Times and Democrat
March 10, 2016
The losses suffered by South Carolina’s farmers in 2015 are well documented: Drought and then flooding, with the final result a disaster of major proportions.
Last October’s torrential rains wiped out $330 million in S.C. crops at harvest time. Farmers lost an additional $45 million because they couldn’t plant winter crops in bogs, according to the S.C. Department of Agriculture. Counting losses from the spring freeze and summer drought, the total loss is estimated near $600 million.
Debate continues on what if any help farmers will receive. But time is short.
South Carolina Farm Bureau President and Calhoun County farmer Harry Ott recently told The Times and Democrat that aid to farmers must arrive soon if many are to have money to plant crops for 2016. “If we don’t get the crops planted in March, April and May, our window of opportunity closes again until next year.”
With no crop this year, some farmers won’t be around for 2017.
The South Carolina House has approved legislation that would allow farmers to receive up to $40 million in state aid to stay afloat. The bill would allow farmers to apply for grants of up to $100,000 each. The grants could equal 20 percent of a farmer’s total loss.
Farmers would have to prove they sustained a 40 percent loss, and the state money could only be used for direct crop inputs such as seeds, fertilizer and other expenses related to planting this year’s crops.
The $40 million would come from state surpluses, so the money would not have to wait on the budget process to conclude in May or June.
But there are catches.
The state Senate is bogged down over the issue of road repairs, and the most recent proposal to use state surplus money for that purpose further complicates approval of the House legislation awaiting consideration.
And there is opposition from Gov. Nikki Haley, who contends farmers should not be treated differently than other flood-impacted businesses in South Carolina. She has said crop insurance should suffice, noting she’s asked the federal government to expedite insurance claims.
Agriculture officials say even farmers who paid the most for insurance didn’t recoup enough money to cover what it cost them to plant the crops.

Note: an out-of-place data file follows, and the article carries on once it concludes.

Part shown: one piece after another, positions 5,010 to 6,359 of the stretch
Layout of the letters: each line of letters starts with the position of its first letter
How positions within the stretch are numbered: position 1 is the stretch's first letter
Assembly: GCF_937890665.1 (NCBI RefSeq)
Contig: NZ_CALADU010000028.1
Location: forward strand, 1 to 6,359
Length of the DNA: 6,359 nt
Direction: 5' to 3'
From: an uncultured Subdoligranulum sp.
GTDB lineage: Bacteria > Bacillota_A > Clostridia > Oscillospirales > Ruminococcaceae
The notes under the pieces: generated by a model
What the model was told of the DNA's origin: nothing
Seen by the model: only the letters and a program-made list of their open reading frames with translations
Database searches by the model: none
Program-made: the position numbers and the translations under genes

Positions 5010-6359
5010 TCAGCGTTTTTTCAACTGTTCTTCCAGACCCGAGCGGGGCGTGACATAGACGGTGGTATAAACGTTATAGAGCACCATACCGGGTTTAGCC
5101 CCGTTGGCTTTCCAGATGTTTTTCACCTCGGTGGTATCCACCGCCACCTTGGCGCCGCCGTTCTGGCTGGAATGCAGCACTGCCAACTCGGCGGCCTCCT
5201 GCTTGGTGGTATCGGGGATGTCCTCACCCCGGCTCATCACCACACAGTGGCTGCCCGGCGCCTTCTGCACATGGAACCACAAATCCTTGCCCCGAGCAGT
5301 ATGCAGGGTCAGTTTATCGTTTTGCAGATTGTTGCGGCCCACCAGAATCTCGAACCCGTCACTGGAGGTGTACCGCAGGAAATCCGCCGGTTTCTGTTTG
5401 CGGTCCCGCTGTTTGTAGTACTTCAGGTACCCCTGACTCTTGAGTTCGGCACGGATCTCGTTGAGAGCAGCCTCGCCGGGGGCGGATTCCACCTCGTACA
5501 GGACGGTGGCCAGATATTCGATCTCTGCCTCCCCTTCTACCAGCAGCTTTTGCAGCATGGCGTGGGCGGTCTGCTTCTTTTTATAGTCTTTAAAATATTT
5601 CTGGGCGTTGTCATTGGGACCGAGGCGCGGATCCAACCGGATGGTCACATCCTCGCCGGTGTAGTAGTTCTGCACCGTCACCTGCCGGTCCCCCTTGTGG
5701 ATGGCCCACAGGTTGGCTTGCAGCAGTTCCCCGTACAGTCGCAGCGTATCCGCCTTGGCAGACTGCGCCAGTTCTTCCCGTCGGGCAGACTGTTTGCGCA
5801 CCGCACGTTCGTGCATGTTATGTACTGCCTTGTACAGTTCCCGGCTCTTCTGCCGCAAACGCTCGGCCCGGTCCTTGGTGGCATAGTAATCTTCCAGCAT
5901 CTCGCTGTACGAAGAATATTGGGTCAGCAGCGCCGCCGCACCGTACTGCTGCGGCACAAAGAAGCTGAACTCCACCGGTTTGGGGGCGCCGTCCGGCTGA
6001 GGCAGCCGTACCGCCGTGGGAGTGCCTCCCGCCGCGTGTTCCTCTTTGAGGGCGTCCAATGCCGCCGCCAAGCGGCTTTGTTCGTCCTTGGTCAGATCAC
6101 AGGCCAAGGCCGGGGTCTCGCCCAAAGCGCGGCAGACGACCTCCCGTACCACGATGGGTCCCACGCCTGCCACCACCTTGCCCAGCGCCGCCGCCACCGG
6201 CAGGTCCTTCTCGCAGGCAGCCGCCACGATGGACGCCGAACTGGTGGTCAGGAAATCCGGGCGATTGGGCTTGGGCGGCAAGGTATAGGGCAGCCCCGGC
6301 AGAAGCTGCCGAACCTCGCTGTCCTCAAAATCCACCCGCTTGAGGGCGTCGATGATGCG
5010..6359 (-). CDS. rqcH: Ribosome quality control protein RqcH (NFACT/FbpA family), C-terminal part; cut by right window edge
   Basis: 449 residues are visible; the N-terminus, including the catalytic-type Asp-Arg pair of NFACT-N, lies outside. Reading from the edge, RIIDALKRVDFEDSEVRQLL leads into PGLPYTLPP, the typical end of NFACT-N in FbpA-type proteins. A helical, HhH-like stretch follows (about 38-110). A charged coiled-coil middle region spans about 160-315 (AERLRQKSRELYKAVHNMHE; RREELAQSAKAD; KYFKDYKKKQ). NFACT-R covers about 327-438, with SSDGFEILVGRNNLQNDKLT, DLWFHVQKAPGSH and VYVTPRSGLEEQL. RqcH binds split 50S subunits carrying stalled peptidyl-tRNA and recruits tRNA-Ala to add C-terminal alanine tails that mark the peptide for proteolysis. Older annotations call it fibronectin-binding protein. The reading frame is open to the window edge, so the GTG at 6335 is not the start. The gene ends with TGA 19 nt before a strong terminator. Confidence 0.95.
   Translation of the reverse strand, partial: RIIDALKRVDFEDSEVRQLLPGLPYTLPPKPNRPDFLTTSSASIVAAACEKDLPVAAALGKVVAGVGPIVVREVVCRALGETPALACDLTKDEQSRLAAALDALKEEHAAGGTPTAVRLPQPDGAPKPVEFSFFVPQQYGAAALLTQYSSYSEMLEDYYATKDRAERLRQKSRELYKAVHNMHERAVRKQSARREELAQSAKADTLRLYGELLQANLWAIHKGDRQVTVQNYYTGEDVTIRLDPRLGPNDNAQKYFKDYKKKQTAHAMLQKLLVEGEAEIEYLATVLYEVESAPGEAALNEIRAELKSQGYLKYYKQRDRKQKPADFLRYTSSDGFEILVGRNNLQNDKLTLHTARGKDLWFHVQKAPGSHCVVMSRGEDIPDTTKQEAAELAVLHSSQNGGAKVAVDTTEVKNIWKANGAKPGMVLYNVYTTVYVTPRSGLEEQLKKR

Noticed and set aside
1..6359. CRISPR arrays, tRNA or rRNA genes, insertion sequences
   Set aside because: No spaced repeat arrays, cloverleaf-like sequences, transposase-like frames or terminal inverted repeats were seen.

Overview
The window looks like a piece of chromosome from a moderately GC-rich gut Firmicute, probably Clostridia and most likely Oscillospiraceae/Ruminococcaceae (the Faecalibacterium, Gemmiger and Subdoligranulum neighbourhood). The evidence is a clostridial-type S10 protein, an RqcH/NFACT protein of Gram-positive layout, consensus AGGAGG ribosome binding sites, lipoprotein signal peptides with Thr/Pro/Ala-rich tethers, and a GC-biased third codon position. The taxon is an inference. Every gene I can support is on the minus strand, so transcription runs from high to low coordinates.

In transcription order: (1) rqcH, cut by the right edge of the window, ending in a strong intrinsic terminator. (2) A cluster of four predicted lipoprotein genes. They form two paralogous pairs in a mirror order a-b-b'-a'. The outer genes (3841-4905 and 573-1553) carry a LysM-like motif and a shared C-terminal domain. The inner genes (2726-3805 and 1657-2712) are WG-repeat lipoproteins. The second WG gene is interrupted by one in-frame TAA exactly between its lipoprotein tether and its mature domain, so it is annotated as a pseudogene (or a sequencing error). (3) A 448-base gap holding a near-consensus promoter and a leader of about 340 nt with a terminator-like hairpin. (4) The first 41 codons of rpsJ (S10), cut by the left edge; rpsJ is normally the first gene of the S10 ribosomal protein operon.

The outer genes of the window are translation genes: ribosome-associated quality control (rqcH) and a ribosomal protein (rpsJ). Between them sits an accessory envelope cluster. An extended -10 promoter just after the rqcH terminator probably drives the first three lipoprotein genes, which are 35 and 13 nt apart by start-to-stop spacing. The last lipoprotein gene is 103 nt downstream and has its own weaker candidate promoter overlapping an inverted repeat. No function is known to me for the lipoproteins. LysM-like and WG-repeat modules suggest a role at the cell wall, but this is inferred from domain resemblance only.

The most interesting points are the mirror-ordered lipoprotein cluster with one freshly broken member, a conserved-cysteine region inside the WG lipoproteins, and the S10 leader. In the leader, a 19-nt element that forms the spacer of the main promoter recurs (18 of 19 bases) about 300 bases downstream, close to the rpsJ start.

Making matters worse, the $60 million in assistance expected from the federal government for farmers remains in doubt.
So with the weather warming and the planting season nearly at hand, the state’s farmers have reason to worry about economic survival. The 2016 crop is vital, and farmers must receive some kind of assistance to make it happen. Making sure they get it is a matter of major importance to the state’s economy.
An advocate for small business, Frank Knapp, president and CEO of the South Carolina Small Business Chamber of Commerce, makes the special case for helping farmers. He states:
“Your typical small business was able to ride out the losses on their own. Over 480 did take out a low interest (4 percent for 20 years) Small Business Administration loan to get over the temporary setback.
“Then there is farming. …Most of the farms in our state are small businesses. They are an essential part of the economy for many of our struggling rural communities. Growing our local farms should be one of our tools to revitalize the economies of our poorer counties. …
“Gov. Haley, do not hide behind fairness to other impacted small businesses as an excuse not to offer some special help to our farmers, especially our small family-owned farms that might be permanently out-of-business due to their flood losses.
“The small businesses of our state do not object to grants for our farmers and certainly don’t want to be used as reason for your short-sighted policy decision to deny them these federal flood-relief funds.”